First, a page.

Young Harris College invites the community to attend a modified version of the College’s annual Fall Fest on Thursday, Oct. 29 from 5-7 p.m. The event is open to the public and promises to be a fun-filled experience for all ages. Families will drive slowly through a designated route on campus, while YHC faculty, staff and students give candy to each vehicle.
YHC’s campus is located at 1 College St., Young Harris, Georgia. Participants will enter at Mayor’s Park, turn right by Maxwell Center, drive past the YHC pillars on the plaza and exit between Goolsby Center and Sharp Memorial United Methodist Church. In order to participate, all occupants of vehicles must wear cloth face coverings, remain in their vehicles at all times, and stay on the designated route. Those trick-or-treating must have a bag to hang out of the vehicle window for collecting candy.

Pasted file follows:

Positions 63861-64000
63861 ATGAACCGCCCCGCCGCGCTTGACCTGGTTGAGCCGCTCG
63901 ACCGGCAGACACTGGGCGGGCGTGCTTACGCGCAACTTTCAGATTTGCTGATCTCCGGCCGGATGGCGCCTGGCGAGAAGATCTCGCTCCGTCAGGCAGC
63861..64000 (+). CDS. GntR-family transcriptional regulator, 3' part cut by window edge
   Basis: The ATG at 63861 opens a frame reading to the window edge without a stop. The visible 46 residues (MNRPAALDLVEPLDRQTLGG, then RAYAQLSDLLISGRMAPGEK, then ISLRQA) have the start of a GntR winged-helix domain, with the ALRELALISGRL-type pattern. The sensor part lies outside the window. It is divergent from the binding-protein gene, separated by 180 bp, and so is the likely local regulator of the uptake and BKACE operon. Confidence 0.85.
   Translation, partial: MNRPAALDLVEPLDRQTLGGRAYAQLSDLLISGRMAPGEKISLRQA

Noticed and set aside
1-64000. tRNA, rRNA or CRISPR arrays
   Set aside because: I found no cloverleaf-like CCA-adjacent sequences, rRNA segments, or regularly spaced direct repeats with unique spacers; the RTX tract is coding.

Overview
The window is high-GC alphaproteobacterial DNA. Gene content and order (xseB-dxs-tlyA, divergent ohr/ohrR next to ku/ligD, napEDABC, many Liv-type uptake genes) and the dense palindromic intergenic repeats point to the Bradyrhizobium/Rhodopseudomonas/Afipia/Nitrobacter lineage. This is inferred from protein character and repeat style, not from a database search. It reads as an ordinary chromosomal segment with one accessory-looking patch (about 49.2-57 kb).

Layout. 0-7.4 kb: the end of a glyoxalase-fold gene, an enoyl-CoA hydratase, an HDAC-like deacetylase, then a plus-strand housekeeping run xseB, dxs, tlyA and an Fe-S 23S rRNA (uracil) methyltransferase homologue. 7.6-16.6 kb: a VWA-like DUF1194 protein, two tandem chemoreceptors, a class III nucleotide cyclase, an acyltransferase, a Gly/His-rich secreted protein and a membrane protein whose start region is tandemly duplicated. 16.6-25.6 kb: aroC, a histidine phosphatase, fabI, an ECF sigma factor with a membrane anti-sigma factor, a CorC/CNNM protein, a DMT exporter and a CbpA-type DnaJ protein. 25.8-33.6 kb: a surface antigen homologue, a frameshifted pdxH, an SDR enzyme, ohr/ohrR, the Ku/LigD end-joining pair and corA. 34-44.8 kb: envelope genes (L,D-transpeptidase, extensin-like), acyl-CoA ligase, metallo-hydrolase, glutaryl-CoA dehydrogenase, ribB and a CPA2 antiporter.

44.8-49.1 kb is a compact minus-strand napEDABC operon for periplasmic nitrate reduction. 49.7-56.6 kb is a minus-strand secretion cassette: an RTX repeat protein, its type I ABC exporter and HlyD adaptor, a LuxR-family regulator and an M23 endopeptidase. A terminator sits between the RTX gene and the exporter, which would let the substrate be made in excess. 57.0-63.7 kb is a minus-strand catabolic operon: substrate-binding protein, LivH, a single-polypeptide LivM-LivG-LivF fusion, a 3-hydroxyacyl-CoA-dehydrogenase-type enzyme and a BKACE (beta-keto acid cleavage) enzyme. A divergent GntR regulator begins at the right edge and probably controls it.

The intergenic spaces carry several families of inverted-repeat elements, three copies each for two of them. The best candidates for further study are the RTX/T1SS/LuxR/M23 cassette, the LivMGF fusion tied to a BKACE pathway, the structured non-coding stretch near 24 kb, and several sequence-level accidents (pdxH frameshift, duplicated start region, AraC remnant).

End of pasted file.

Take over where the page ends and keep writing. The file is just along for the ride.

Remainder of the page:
Carpooling is suggested since traffic will be increased. YHC encourages families to wear costumes and decorate their vehicles in a Halloween theme. There is no admission fee, but the College will be accepting donations of non-perishable items to benefit a local food pantry.
“Fall Fest has always been a wonderful and cherished time for the College and our surrounding communities,” said Director of Student Involvement and the Rollins Campus Center Eugene Burton. “The ongoing pandemic has not dulled our spirits but allowed us an opportunity to embrace the creative nature that exists within YHC. We are excited to host this reverse parade and celebrate the fall season with our community. Please remember to wear your mask!”
About Young Harris College